The doctrine of the real presence of Our Lord in the Eucharist has also suffered distortion with little complaint from the magisterium—except again from the Holy Father. It is suggested by some theologians that Christ is present in the Blessed Sacrament only in the same sense as He is present in the sick, the poor or the whole Christian people. The document on the liturgy describes the eucharistic presence as "unique", but this word is now largely ignored. The whole idea of eucharistic worship is questioned under the influence of new "insights" (private revelations?). It is said to be catechetically unsound to teach the faithful to speak directly to Christ. He must be regarded exclusively as a mediator between us and the Father to whom alone prayer should be addressed. The Adorate and Ave Verum are a relic of unenlightened days when it was thought right for Jesus to be adored in the Blessed Sacrament. It was unwarranted for Popes to grant indulgences in order to encourage priests to recite the divine office in the presence of the Blessed Sacrament. "Lex Orandi Lex Credendi" remains true. There is therefore some danger that liturgists may provide the new voice of the magisterium. Similar fears were expressed at the Synod. As a body, the bishops were conscious that the magisterium is passing from them into the hands of those who write popular theology.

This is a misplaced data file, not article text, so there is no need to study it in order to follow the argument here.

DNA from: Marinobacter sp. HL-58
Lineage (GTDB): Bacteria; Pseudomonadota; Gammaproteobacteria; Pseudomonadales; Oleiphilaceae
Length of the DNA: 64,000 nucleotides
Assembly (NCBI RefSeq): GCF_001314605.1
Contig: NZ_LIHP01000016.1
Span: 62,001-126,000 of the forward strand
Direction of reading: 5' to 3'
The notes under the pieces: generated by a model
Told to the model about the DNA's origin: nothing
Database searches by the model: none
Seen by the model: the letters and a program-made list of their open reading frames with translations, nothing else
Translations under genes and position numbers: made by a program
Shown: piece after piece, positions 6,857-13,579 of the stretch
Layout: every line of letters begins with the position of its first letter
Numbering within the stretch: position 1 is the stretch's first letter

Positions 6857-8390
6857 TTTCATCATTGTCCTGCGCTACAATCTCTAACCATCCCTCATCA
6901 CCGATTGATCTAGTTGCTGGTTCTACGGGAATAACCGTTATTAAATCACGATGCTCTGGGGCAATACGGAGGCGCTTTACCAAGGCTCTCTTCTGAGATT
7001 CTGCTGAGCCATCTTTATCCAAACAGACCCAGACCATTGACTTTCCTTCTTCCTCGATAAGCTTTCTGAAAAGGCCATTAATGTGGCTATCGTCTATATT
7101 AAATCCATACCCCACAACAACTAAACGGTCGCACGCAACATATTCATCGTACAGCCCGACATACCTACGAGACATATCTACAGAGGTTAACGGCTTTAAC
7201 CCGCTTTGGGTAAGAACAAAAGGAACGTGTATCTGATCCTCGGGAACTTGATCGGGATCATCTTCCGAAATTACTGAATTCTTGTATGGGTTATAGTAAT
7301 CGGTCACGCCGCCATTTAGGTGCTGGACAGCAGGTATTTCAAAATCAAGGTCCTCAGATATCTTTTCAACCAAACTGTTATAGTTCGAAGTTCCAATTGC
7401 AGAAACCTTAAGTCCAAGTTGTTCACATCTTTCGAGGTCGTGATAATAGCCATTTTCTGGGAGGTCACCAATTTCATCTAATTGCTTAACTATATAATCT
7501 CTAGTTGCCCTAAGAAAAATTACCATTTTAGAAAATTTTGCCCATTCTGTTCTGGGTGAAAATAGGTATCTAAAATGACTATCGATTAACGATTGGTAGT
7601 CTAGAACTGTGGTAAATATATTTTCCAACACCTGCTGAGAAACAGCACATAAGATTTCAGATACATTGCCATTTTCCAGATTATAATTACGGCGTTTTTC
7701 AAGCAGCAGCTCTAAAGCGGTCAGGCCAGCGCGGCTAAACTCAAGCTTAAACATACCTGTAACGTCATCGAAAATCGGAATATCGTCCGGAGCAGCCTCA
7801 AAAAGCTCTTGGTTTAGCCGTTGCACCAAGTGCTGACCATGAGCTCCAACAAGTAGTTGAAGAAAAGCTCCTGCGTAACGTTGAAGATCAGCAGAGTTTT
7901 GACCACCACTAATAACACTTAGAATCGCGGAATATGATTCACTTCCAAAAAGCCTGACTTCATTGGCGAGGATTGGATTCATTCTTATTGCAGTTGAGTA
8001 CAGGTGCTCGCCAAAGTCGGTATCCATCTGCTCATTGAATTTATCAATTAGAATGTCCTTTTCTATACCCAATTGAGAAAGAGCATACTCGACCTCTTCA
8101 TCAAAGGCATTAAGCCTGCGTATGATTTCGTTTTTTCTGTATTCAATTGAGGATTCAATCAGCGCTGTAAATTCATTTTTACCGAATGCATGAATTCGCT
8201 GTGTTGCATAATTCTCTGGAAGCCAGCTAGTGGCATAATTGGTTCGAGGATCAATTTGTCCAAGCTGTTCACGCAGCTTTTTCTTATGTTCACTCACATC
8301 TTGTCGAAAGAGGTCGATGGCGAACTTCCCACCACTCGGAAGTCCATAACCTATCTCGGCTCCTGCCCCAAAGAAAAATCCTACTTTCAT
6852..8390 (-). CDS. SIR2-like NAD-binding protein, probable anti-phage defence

A false Ecumenism
The Council is used as the excuse for every new flouting of the magisterium. "The word of Christ", said Pope Paul on the 3rd April 1968, "is no longer the truth which never changes, ever living, radiant and fruitful even though at times beyond our understanding. It becomes a partial truth... and is thus deprived of all objective validity and transcendent authority. It will be said that the Council authorised such treatment of traditional teaching. Nothing is more false, if we are to accept the word of Pope John who launched that 'aggiornamento' in whose name some dare to impose on Catholic dogma dangerous and sometimes reckless interpretations."
There speaks the authentic voice of the magisterium. But who is to specify which are the "dangerous and sometimes reckless interpretations"? Presumably local bishops are expected to do so. In the present climate their task is not easy. No theologian will admit that his interpretations are dangerous or reckless. A Bishop who objects will be told that he does not understand. Reading articles by some popular theologians I am reminded of Humpty Dumpty in Lewis Carroll's, Through the looking glass: "When I use a word", Humpty Dumpty said in rather a scornful tone, "it means just what I choose it to mean—neither more nor less."
"The question is", said Alice, "whether you can make words mean so many different things."
"The question is", said Humpty Dumpty, "which is to be the master—that's all."
Yes, that's all. That's the whole question. Who is to be the master? That's what we mean by magisterium. The teacher or master must be restored to authority.
Weekly Edition in English
23 May 1968, page 4
L'Osservatore Romano is the newspaper of the Holy See.
The Cathedral Foundation